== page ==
In This Guide
Citation is the practice of providing information about the sources you have used in your writing. This allows readers to trace ideas back to their original sources and gives credit to the original author.
Citation acknowledges any source that has directly influenced your language, ideas, or arguments. You should cite not only what you quote, but also what you paraphrase.
If you don't cite, you may be guilty of plagiarism.
Elements of a Citation
While the exact parts of a citation vary from one source type to the next, the most common elements address the questions who, what, when, and where.
This is the name of the person (author, composer, artist) who is responsible for the work being cited. It may be an institution rather than an individual, as in many government documents.
The title of the work
The date of the item being cited. Usually, only the year is required, but if you have more specific information, you can include that as well.
Where can someone who is interested in this source find it? This information may include one or more of the following:
- Publication title (with volume, number, and page numbers)
- URL - for example, http://www.cnn.com/2017/04/07/politics/xi-trump-summit-syria/
- DOI (digital object identifier) - for example, 10.1016/j.nut.2015.05.021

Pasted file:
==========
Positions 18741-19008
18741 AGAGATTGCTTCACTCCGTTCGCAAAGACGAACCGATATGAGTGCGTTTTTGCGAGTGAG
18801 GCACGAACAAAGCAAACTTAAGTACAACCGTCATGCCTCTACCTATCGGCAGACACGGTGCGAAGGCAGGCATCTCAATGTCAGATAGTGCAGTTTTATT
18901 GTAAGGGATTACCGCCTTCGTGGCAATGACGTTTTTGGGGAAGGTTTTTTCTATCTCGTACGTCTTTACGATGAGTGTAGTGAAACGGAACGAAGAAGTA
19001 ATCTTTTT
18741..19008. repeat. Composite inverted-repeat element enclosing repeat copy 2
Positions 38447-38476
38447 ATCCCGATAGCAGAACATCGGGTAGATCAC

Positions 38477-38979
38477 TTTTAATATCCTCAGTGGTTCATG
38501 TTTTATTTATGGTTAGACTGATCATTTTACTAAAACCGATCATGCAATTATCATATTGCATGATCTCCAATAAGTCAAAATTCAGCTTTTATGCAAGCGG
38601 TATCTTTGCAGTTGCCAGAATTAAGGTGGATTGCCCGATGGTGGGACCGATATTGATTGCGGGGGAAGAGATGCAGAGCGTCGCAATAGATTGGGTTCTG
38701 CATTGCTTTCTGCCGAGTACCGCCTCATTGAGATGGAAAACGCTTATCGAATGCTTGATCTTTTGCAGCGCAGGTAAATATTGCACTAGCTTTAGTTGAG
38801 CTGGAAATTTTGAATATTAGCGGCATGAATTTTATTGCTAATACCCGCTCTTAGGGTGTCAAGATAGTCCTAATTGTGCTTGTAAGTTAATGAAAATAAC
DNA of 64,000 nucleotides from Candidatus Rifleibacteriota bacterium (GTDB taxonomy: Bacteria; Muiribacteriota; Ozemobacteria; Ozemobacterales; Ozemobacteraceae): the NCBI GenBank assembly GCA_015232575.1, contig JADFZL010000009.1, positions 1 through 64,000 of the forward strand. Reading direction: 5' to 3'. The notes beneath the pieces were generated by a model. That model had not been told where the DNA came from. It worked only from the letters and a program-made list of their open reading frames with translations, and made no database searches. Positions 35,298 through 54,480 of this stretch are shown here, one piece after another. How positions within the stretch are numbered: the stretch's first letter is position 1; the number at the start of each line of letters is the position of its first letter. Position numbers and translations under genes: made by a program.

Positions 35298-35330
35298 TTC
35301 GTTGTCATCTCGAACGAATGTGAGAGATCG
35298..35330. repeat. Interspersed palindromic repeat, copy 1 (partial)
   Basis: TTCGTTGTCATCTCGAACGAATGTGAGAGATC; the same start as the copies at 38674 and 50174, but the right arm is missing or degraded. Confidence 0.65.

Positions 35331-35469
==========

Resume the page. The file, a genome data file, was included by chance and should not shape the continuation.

Reading a Citation
Reference Lists & In-Text Citations
Correctly citing a work is a two-part process.
The Reference List
This lists the complete details of every item you cite. It is located at the end of your paper.
A full APA-style citation for a scientific paper might look like this:
These occur within the body of your paper, either as parenthetical notes or as footnotes. These give a shorter form of the citation. Interested readers can refer to your reference list for complete details.
The in-text citation for the paper listed above might look like this:
Many different organizations and publications have developed rules for how sources should be cited. For undergraduate work, APA, MLA, and Chicago are the most used. Make sure that you follow the rules of the style preferred by your instructor. If your instructor just says, "be consistent," pick one of the common styles to use. For information on specific styles, see our Citation Styles page.
Writing bibliographies can be tedious and time-consuming. Luckily, there are free tools that will create them for you. Such tools will let you collect a set of sources and then drop them into your paper as you type. We recommend using either Zotero (our guide) or Mendeley (our guide).